Tag Archives: blindness

Guide Dog Tale: Walking Without Sight

Walking Without Sight

By Carolyn Dale Newell

For we walk by faith, not by sight.

2 Corinthians 5:7 NKJV

Iva came to a stop, but I didn’t know why. I stretched out my hand in front of me. I didn’t have to reach far before I discovered the cold, metal pole. Another step or two and my face would have painfully made contact with it. “Good job, Iva!” I praised smiling big, while Iva gobbled up her treat.

We left Walmart and headed across the parking lot to the strip mall. Parking lots are not the best place for blind people to navigate. We crossed from the sidewalk to a grassy area surrounded with curbing. From there, we could cross another short distance to our desired destination.

I carefully listened for cars. Of course, you never get a silent moment in a busy parking area.

“Iva, forward.” I commanded, but Iva refused to budge. Just then, I heard a car slowly pass us. Iva practiced intelligent disobedience by refusing to obey me because of the oncoming vehicle. Guide dogs are trained to disobey our commands if they see potential danger we cannot see.

Walking without sight is walking by faith. Whether I walk with my white cane or Iva, I trust God for my next step. I trust Iva not to walk me into something. I don’t tiptoe through Walmart, hand extended, waiting to bump into something. A cloud of fear doesn’t follow me wondering where my foot will land. I can’t see my next step, but I take it in faith, full steam ahead.

Many Christians think they walk by faith, but they really walk by sight. Walking by faith gives the money to the needy without knowing how they will manage. Walking by sight waits to see if God will provide before they give. Walking by faith believes God will heal. Walking by sight says God can heal. Do you see the difference?

Walking by faith proceeds with God’s calling on someone’s life, trusting God to provide. Walking by sight waits to see how it’s going to work first.

My visual impairment has taught me valuable faith lessons. Understanding what it means to physically walk by faith helped me spiritually walk by faith.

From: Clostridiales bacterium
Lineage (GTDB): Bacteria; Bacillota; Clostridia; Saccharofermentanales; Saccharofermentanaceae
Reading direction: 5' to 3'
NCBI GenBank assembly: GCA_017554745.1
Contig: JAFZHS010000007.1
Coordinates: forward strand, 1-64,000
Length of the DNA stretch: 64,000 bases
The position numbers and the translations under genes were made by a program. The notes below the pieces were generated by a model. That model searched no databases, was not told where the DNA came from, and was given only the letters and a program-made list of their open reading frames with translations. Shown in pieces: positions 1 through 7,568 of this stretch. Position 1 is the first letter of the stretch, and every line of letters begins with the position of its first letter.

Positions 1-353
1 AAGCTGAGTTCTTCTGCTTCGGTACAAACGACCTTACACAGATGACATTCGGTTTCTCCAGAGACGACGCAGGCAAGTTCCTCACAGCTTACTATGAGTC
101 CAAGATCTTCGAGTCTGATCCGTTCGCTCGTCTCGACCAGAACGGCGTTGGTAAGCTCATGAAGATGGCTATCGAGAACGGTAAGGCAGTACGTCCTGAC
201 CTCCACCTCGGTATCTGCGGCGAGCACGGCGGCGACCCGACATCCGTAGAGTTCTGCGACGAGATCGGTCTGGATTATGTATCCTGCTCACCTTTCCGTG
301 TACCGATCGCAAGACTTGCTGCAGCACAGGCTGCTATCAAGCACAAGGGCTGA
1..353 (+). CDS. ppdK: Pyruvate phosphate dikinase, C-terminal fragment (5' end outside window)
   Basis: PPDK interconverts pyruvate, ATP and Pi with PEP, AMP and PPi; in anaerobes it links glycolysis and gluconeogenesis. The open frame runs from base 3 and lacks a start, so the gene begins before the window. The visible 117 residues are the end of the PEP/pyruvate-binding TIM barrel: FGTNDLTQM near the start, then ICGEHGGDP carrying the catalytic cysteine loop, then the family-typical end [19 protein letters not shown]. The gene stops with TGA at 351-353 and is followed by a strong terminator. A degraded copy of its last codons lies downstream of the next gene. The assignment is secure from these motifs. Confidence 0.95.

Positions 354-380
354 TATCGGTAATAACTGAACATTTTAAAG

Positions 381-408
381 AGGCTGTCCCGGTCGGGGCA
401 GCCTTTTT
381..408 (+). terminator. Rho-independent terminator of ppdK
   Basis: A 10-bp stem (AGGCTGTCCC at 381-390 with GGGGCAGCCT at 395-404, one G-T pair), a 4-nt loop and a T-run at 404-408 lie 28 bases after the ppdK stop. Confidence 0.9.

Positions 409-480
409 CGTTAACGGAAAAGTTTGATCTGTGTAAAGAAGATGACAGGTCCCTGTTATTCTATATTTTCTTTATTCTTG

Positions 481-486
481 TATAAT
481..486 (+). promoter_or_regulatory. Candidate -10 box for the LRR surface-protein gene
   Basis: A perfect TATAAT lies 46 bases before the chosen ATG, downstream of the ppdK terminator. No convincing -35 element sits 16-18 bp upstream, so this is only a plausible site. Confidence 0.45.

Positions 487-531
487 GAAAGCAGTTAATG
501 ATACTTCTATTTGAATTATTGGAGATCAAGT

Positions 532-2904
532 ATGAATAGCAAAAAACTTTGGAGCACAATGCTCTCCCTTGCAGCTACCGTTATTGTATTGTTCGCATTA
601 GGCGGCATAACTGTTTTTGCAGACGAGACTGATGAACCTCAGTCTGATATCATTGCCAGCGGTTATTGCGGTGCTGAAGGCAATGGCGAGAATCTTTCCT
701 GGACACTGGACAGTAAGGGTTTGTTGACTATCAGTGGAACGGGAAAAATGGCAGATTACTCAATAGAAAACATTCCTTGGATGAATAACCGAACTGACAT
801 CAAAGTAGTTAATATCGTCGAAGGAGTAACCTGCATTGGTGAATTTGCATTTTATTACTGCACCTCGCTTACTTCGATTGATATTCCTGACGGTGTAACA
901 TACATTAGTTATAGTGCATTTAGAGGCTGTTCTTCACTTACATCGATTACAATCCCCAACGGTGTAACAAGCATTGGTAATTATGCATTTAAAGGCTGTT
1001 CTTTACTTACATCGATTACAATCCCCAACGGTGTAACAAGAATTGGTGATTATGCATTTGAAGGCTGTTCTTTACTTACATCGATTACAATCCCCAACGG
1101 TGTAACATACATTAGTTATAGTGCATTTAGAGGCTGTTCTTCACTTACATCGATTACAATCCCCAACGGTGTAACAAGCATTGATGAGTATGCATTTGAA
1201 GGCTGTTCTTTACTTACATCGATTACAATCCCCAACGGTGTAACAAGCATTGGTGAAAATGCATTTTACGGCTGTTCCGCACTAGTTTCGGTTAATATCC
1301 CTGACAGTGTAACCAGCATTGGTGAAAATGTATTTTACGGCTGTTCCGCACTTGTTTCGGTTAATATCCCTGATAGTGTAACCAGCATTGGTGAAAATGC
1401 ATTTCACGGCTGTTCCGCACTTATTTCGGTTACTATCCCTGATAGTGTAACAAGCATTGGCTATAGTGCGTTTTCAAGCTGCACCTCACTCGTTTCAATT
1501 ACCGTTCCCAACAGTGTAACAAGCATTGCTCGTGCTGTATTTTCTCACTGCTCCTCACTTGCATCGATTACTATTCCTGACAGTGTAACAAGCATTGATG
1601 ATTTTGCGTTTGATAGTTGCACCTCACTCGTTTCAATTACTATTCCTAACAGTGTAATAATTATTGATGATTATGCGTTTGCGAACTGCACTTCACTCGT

Faith is complete unhindered and uninhibited trust in God. It is an action, not only something you believe. Faith walks as well as talks. Faith steps out, not knowing the next step, but knowing God knows.

Friend, are you walking by faith, or are you walking by sight? Don’t be too hard on yourself if you honestly admit you have depended on sight more than faith. Even the twelve apostles were part of the “O ye of little faith” group. Begin to lean on faith more without depending on sight at all.

Now that you know the difference, commit to trust God. Nothing will be impossible when you put feet behind your faith.

Copyright 2018 Carolyn Dale Newell.

 

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Guide Dog Tales Vol. 29

GUIDE DOG TALES VOL 29

By Carolyn Dale Newell

It is surprising how people offer assistance when I walk with Iva more than when I walked with a white cane. I needed more help as a cane user than a guide dog handler.

On our drive to the beach, we stopped at Cracker Barrell, one of our favorite restaurants. Iva rested quietly under our table. One year ago, to the day, (October 8) Iva and I graduated from Guiding Eyes for the Blind. Her table manners are remarkable. I recall how much she moved around during meals at school. Plus, she had a taste for the chairs. I covered that in prayer, and God answered.

I finished my salad, so Iva and I headed towards the restrooms. Iva looked for an opening to turn left as I commanded her. Skreetchingg witches, autumn displays, and customers obstructed the aisles.

Joy, the hostess, approached us, inquiring about Iva. Joy’s love for dogs shone like the mid-day sun.

She offered to escort us to the lady’s room as the crowd thickened. I have never been so grateful because she warned us about a puddle of water the toilet splashed out in the handicap stall. Iva prefers it. I coaxed Iva into a smaller one, and Joy waited for us. Joy noted how Iva watches and protects me as she walked us to the door leading outside. She chatted a few minutes. I assured her we were fine waiting for my husband. Joy slipped inside, but she returned shortly to check on us.

We never require that amount of aid, but I could not deny her. I thought of all the times I have wished someone would help. Finding someone willing to go the distance like that is rare. I prefer it to the folks who walk right by thinking I see nothing. Yes, I see some of them.

Kindness is a fruit of the Spirit (Gal. 5:22-23) like joy. Kindness costs us nothing. A smile to a stranger. A friendly greeting to someone at the check-out. A hug to the lonely lady at church. A few encouraging words to the cancer survivor. The hand supporting the gentleman unsteady on his feet. The arm that leads the blind.

Kindness appears to be minimal, and we forget to offer it. Our busy schedules restrain us from the few minutes that mean the world to someone else. Sacrificial moments enable us to be the hands and feet of Jesus. Who can you be kind to today?